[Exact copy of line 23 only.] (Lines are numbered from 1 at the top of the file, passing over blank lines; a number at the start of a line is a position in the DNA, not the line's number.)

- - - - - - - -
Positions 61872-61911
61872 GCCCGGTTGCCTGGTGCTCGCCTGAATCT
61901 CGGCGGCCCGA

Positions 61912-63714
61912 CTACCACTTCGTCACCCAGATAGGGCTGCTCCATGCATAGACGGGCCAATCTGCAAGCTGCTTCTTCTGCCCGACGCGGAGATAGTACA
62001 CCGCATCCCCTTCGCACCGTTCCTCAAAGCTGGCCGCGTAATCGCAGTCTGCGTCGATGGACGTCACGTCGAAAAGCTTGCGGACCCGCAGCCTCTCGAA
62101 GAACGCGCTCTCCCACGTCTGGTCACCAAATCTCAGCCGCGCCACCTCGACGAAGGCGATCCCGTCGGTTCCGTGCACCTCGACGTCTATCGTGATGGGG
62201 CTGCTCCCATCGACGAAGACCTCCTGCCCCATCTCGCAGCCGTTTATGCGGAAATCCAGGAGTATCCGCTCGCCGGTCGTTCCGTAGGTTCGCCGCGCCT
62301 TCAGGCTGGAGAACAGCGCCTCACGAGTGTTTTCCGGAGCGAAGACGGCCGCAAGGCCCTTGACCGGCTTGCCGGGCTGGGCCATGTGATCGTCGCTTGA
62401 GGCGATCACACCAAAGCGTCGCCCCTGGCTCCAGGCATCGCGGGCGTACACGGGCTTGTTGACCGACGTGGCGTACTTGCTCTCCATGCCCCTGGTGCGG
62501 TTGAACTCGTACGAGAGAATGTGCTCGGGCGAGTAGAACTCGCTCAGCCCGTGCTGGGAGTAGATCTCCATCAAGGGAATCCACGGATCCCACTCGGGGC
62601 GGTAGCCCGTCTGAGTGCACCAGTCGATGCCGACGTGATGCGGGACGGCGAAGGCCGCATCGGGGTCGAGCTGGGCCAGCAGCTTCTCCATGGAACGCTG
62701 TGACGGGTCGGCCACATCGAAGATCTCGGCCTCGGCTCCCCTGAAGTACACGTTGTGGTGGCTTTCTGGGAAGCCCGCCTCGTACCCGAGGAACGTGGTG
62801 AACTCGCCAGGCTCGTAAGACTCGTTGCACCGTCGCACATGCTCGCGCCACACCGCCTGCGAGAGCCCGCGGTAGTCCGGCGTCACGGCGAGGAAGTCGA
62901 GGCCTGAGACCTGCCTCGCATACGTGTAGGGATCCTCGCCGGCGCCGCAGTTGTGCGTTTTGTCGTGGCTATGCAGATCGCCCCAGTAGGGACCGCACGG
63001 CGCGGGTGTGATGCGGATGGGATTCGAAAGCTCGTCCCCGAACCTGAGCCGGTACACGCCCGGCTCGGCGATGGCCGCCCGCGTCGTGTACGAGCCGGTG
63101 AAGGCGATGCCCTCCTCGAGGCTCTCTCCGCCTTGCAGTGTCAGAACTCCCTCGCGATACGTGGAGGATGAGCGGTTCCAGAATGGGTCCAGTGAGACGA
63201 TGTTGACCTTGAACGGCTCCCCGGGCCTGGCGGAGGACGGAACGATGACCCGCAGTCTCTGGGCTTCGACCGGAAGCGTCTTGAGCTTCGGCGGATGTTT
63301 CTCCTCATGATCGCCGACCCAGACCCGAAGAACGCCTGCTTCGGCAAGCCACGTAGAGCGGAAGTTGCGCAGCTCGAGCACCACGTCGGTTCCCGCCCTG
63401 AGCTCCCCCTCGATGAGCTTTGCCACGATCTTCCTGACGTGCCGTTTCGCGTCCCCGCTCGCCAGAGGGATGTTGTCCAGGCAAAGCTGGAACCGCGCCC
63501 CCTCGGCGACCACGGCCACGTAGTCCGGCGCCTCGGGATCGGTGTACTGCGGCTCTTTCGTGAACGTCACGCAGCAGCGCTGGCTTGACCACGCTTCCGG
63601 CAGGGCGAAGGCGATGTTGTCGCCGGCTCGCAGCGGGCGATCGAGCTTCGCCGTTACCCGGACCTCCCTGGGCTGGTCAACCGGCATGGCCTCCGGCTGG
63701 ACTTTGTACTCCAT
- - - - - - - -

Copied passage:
63701 ACTTTGTACTCCAT